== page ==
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The Ten Great Buildings (Chinese: 十大建筑) are ten public buildings that were built in Beijing in 1959, to commemorate the tenth anniversary of the founding of the People's Republic of China. They were part of an architecture and urbanism initiative of the Great Leap Forward; most of the buildings were largely completed in a time span of ten months, by the deadline of 1 October 1959. In addition to the construction of these ten new buildings, there was also an expansion of Tiananmen square, and a campaign of art commissions to decorate the majority of the buildings by the time of their completion. Two subsequent art campaigns for these buildings were conducted in 1961, and 1964–1965.
The buildings were designed by members of the Beijing Institute of Architectural Design, working with the Beijing Planning Bureau and the Ministry of Construction. The architects used an austere combination of three basic styles: modernism in the international style, Socialist realism as expressed in Stalinist architecture, and a form of historicism based on traditional Chinese architecture.
The Ten Great Buildings transformed Beijing. These monumental new buildings, constructed on a grand scale and providing modern facilities and services, helped to establish and celebrate an image of Mao Zedong's "New China". They redefined Beijing as modern and up-to-date, a part of the international socialist vision of the future, and yet still distinctively Chinese; perhaps most important, as a city comparable to other globally important "superpower" capitals such as London, Washington, D.C., and Moscow.
More recently, lists have been compiled promoting the ten great buildings of Beijing constructed during the 1980s, 1990s, and 2000s (to date); although the original 1959 list is still considered pre-eminent and definitive of the concept.
The art program to coincide with the construction of the Ten Great Buildings was vast in its scope—including some 345 paintings, murals, and sculptures to decorate the new buildings. Many were done in the modes of traditional Chinese painting, and others were in the socialist realist style. The Great Hall of the People received much of the commission's attention but the campaign was not limited to this building. One aspect of the decoration in the Great Hall was the correlation of rooms for representatives from each province with regional art by artists from these respective provinces. The artistic centerpiece of this building was a large painting by Fu Baoshi and Guan Shanyue for the main staircase. Entitled This Land So Rich in Beauty, it is one of the largest paintings on paper in China, with dimensions of 5.5 by 9 meters. The painting was based on the poem Ode to Snow by Mao Zedong, and includes a transcription of Mao's calligraphy of the title.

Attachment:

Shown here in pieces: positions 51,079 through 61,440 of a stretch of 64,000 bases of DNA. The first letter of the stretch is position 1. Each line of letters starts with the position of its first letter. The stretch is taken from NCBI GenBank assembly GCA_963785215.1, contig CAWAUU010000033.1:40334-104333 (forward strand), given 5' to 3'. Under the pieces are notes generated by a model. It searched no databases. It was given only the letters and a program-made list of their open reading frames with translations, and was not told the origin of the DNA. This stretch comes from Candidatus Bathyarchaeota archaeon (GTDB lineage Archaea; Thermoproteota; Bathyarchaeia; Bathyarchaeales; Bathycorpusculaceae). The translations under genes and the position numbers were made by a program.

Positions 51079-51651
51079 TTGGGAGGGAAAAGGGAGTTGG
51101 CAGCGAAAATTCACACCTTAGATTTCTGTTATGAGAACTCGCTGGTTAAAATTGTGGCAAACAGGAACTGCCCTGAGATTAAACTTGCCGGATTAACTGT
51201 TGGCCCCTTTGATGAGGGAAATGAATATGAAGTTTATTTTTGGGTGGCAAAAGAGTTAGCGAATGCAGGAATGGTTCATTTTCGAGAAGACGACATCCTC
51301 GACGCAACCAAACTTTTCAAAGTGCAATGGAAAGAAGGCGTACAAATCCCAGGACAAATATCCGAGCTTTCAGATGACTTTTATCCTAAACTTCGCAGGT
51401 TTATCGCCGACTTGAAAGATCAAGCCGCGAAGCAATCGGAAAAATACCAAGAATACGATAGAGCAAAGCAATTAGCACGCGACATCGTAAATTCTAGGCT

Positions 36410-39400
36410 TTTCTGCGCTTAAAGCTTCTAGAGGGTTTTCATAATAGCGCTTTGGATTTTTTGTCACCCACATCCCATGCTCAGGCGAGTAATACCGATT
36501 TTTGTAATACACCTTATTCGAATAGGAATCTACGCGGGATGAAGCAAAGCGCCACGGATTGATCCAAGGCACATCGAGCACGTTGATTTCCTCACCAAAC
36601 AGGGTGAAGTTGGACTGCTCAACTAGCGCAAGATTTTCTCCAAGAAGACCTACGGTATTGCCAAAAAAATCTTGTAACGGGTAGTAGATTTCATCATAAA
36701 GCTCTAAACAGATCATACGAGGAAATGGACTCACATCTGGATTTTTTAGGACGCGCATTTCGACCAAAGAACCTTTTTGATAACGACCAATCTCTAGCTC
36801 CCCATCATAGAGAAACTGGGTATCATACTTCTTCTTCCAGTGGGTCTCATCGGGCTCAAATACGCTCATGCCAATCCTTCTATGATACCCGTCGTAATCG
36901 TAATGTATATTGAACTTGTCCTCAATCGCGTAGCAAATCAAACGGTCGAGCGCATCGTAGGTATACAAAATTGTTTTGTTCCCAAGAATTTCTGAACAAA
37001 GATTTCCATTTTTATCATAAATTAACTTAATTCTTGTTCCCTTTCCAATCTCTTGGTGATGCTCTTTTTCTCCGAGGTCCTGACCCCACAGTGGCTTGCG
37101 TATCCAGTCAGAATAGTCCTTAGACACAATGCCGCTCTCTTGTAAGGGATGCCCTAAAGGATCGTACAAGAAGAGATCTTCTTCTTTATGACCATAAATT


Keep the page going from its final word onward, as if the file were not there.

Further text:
The architecture of the Ten Great Buildings is a composite of factors based in modernism, communism, and historicism. Chinese architecture at the time was shaped by review of its own historical models mixed with external influences. Debate was vigorous in publications such as the Architectural Journal prior to the constructions, and history, modernity and influence were being conceptualized and reconsidered. A criticism of this initiative is that while creating facilities for political, and cultural institutions, these public projects failed to provide for a needed increase in housing, however, a housing surge would occur in the country later in the century. Modern architecture brought to China, as it had to the west, a new economic and rational manner of building, and the modernist buildings of the group were the least decorated by the public art campaign. Examples of this are the Workers' Stadium, the Minzu Hotel, and the Overseas Chinese Hotel. The modernist tenets of function and structure were realized in these buildings, yet these were attributed both to western capitalist influences and the Soviet notion of the proletariat. The Soviet architecture inspired examples from the Ten Buildings are the Great Hall of the People, the National Museum of China, and the Chinese People's Revolutionary Military Museum. The Great Hall of the People and the National Museum of China across from it on the square continue the numerology of tens—each having ten freestanding columns in their facades. The architectural aspects of the traditionally inspired buildings included large and heavy roofs laden with ceramic tiles. These were often stacked in multiple layers recalling the towering form of the pagoda. Another feature is upturned corners and curved ridges on hipped edges. Beneath these thick composite toppings are layers of beams, and brackets known as dougong. Examples of this type of architecture among the Ten Great Constructions are the Beijing railway station, the Nationalities Cultural Palace, and the National Agriculture Exhibition Hall.
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